Although it's justifiably growing in popularity abroad, too often Peruvian food either calls to mind either inexpensive pollo a la brasa (spit roasted chicken) or expensive (outside of Peru) ceviche (raw fish "cooked" in lemon juice sometimes mixed with aji). In honor Arequipa's status as Peru's culinary capital (home to its best and most original food as opposed to most famous restaurants), here's a brief list of some typical Peruvian foods you may (or may not) have heard of.
Cuy: Okay, I'll get this one out of the way first. Peruvians eat guinea pigs. But keep in mind that they were dinner for thousands of years before they became pets, since they're easy to raise and relatively nutritious. The sight of one cooking, particularly the claws, isn't too appetizing and they're relatively expensive, particularly considering how difficult it is to get what little meat there is off their bones. As the saying goes, they taste like chicken.
Chancho asado: Chancho is the Peruvian word for pig (known elsewhere as porco, puerco, or cerdo) and like its smaller namesake it's easy to raise. I'm not usually fond of pork in the least, but unless you have religious or hygienic exceptions to eating pigs it's worth trying this dish, which is the flesh of a spit roasted pig cooked in spices. What are known as "pork rinds" (fried pork skin) in North America are sold here as the hugely popular chicharrones.
Rocotos rellenos: At its best, Peruvian food can be quite spicy and no dish is quite spicy as one involving rocoto peppers (which are also offered in slices to spice up soups). The best of them is this traditional Ariquipeñan delicacy which involves cleaning the peppers of their spicy seeds and filling them with seasoned chopped beef (and sometimes vegetables).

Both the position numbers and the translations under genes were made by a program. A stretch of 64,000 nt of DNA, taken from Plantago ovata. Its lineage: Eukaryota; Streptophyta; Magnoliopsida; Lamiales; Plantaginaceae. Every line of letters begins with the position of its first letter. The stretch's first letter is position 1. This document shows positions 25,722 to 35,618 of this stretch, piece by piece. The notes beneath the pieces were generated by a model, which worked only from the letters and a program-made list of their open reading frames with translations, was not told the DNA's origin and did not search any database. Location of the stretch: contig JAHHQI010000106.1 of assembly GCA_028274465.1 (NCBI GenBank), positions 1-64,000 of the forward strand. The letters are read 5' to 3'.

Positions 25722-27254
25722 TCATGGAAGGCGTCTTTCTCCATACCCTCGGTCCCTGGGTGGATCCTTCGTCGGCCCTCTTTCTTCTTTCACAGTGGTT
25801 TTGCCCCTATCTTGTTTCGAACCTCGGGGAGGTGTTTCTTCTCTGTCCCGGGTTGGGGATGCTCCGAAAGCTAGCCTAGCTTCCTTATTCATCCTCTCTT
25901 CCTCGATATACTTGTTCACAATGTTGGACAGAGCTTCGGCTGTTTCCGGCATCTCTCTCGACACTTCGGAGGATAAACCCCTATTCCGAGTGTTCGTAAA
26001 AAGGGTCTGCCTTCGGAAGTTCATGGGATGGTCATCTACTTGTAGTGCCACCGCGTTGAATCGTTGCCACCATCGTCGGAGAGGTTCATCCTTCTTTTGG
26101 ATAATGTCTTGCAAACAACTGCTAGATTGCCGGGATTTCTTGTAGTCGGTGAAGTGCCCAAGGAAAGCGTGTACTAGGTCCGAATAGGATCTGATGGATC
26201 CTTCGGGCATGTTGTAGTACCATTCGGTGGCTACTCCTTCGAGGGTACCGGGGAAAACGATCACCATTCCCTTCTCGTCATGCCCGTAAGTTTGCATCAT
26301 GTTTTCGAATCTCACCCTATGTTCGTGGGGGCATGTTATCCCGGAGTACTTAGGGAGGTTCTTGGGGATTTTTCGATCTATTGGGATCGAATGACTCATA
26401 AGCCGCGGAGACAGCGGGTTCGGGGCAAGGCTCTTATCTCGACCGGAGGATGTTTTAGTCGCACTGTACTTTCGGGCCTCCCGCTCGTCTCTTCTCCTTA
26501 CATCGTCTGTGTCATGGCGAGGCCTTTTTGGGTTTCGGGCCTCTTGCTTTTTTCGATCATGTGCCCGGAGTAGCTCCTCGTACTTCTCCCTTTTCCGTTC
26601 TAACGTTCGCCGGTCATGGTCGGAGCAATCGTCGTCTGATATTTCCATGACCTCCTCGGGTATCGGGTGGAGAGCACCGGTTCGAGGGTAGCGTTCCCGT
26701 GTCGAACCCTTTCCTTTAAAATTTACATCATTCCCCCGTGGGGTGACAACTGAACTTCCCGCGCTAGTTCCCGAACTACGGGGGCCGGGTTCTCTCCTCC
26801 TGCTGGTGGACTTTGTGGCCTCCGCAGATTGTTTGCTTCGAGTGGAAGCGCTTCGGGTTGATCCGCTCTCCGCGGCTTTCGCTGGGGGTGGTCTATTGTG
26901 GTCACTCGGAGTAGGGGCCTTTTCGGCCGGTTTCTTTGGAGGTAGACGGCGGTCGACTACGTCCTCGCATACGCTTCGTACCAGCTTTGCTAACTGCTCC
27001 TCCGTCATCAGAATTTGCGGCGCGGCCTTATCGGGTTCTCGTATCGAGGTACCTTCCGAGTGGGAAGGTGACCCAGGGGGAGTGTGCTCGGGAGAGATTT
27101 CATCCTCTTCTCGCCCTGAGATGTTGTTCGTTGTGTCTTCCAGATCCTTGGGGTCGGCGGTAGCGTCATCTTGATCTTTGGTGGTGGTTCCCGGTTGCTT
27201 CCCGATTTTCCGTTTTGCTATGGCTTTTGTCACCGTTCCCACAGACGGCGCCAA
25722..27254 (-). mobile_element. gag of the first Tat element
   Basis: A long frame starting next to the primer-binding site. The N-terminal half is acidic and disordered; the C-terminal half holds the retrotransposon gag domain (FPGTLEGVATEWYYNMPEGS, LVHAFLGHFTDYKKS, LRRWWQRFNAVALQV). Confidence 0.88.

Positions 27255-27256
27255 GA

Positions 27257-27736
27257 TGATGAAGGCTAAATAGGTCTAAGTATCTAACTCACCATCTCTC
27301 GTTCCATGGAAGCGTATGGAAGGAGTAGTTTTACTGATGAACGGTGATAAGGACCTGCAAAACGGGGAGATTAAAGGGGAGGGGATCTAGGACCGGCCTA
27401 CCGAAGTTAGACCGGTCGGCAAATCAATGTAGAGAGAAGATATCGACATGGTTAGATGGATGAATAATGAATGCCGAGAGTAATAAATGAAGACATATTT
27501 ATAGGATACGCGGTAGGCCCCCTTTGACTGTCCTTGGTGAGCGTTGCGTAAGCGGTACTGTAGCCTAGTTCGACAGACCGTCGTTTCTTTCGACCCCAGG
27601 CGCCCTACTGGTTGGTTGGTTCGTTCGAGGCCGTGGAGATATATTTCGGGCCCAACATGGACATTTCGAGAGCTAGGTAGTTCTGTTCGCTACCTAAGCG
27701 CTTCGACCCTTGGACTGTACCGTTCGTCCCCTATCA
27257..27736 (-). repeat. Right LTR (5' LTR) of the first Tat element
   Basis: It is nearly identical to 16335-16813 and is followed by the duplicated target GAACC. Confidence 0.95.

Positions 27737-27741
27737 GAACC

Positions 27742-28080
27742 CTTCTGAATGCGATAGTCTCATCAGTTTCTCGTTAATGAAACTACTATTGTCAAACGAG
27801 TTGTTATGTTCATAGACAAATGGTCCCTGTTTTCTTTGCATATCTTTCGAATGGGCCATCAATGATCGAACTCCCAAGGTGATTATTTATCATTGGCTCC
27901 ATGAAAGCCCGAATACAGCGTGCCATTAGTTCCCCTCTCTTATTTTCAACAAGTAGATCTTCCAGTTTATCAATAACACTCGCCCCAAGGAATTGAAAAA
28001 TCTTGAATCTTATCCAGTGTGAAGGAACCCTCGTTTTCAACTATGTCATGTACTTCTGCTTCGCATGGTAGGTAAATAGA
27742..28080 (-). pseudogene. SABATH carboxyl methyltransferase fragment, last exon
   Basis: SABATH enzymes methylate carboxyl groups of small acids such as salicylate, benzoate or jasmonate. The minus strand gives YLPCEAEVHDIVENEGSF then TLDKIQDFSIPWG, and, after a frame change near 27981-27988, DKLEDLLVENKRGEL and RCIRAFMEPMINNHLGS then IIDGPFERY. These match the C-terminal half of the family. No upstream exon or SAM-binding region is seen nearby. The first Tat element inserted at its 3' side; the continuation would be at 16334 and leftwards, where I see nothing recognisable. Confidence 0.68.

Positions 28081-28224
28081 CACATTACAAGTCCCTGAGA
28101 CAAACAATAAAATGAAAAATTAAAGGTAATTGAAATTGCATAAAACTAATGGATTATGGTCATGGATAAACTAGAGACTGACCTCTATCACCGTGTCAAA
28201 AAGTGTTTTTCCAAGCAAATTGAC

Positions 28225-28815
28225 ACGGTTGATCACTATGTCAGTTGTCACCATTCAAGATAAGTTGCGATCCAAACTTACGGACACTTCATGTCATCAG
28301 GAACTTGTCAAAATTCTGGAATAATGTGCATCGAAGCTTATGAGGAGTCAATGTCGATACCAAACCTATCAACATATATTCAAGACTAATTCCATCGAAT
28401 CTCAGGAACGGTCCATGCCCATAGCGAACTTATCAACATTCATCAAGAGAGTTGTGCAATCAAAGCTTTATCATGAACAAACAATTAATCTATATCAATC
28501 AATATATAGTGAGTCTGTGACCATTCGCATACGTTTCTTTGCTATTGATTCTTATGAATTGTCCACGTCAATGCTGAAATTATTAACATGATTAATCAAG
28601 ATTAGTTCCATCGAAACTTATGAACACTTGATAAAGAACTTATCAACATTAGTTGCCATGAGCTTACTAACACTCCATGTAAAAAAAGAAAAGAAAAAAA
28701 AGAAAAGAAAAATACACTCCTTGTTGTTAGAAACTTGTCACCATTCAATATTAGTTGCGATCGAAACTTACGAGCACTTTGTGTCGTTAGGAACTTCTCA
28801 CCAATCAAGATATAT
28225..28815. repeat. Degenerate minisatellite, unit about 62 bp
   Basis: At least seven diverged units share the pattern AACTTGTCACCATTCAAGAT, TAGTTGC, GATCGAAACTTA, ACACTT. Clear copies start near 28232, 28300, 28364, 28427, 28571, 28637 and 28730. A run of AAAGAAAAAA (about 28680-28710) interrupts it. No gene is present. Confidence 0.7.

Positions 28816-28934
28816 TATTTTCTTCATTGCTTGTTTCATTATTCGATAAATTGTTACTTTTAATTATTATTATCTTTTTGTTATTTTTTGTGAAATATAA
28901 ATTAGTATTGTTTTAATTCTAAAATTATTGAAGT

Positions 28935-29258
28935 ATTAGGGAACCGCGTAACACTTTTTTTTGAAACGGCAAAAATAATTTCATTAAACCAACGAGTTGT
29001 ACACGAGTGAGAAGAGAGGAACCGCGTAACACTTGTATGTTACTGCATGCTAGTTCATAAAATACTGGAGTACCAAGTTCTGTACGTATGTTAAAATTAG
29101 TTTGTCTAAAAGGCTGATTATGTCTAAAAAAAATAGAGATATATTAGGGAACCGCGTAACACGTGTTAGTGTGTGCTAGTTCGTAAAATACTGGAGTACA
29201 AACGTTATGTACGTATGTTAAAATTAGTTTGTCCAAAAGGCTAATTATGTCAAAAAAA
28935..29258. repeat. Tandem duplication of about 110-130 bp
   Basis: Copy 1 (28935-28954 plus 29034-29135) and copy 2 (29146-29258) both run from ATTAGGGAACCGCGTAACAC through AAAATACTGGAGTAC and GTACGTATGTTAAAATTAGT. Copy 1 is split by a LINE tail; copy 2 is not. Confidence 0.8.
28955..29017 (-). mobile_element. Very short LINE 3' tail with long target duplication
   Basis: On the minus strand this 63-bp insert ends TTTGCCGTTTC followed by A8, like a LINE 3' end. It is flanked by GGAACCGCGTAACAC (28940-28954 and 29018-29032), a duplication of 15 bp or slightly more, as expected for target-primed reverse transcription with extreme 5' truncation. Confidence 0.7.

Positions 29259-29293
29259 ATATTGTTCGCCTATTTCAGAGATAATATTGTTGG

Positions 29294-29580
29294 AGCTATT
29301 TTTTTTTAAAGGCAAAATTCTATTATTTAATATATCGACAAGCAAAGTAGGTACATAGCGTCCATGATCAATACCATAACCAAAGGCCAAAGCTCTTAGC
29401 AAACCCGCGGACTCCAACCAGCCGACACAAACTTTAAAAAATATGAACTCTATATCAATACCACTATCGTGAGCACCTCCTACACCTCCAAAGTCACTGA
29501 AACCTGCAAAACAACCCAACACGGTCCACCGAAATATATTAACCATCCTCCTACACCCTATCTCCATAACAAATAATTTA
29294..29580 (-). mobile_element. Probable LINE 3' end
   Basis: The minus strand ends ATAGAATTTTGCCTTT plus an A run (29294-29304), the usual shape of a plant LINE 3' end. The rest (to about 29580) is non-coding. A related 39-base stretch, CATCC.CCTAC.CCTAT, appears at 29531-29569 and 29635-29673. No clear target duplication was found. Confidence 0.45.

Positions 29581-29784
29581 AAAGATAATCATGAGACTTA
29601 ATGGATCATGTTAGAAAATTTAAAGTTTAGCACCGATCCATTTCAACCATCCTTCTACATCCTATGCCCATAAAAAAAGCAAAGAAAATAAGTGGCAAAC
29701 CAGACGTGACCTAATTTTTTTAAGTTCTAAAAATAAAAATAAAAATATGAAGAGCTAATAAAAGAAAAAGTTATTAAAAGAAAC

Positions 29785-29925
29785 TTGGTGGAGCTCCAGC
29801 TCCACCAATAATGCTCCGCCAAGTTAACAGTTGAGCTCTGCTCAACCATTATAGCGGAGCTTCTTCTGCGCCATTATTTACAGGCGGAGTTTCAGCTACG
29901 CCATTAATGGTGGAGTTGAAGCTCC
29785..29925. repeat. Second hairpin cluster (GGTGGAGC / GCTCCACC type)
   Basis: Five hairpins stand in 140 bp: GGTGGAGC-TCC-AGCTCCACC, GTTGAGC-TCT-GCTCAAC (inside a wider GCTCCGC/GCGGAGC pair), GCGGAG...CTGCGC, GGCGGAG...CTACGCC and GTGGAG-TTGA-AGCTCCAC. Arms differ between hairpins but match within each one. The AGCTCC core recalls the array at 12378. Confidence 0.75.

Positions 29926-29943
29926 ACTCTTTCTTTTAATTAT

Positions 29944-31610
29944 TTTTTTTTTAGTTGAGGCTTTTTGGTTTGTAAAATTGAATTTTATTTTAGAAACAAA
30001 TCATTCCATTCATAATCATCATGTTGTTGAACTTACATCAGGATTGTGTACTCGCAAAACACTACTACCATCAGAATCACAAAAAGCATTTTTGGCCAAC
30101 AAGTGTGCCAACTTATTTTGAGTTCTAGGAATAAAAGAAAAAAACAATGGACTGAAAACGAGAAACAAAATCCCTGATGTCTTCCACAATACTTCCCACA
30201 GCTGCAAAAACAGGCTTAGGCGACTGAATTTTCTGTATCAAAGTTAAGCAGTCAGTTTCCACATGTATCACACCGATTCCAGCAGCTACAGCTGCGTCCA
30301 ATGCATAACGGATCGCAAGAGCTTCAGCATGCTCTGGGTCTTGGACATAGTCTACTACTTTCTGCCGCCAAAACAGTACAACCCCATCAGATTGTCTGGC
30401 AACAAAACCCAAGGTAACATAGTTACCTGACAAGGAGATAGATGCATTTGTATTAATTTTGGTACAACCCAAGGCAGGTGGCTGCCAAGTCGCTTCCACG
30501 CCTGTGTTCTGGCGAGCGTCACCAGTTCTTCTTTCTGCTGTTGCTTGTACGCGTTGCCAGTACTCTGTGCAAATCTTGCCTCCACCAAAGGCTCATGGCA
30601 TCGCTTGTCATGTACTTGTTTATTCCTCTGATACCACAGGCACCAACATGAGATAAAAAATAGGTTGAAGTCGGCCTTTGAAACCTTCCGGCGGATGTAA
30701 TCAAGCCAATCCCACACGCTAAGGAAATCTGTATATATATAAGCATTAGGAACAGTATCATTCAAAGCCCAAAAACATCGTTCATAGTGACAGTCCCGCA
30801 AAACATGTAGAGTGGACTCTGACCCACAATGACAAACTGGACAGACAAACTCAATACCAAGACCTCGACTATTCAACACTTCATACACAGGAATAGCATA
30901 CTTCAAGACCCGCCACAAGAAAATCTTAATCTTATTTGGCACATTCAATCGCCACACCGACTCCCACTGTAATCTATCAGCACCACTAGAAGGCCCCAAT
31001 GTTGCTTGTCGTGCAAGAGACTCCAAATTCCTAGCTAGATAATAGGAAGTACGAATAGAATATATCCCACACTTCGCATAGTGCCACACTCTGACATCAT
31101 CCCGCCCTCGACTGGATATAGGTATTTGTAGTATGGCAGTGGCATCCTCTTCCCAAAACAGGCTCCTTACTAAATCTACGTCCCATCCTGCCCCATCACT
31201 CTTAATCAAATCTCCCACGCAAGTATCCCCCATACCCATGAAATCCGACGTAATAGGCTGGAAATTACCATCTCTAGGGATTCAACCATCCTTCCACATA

Arroz chaufa; Peru has a huge ethnic Chinese community, descended from laborers who came in the 19th century to build the railroads. (However, ex-President Alberto Fujimori is of Japanese, not Chinese descent, despite being nicknamed "El Chino.") While chifas (Peruvian Chinese restaurants) are more ubiquitous than their North American counterparts, their most famous dish, a Peruvian take on what's known as fried rice in North America has become so mainstream that many traditional Peruvian restaurant offer it as well. It' tastiest with a dab or two of aji (Peruvian hot pepper sauce.)
This is only a small selection of Peru's rich traditional cuisine that I've come across in Arequipa. If you'd like to try a range of these dishes at once, it's best to visit a picanteria (literally a "spicy spot") and order a doble, triple, or Americano platter which contains portions of several. Be sure to wash it down with a traditional Peruvian beverage such as chicha morada (a drink made by soaking purple corn in water with sugar and spices) or chica jora (a fermented version of chicha morada made with mashed corn and fruit). It'll set you up nicely for a nice of imbibing Pisco sours or Peru libres (Pisco and cola) - if this leaves you with a hangover, well that's what ceviche was (literally) invented for or you could try a spicy adobo soup for the same purpose!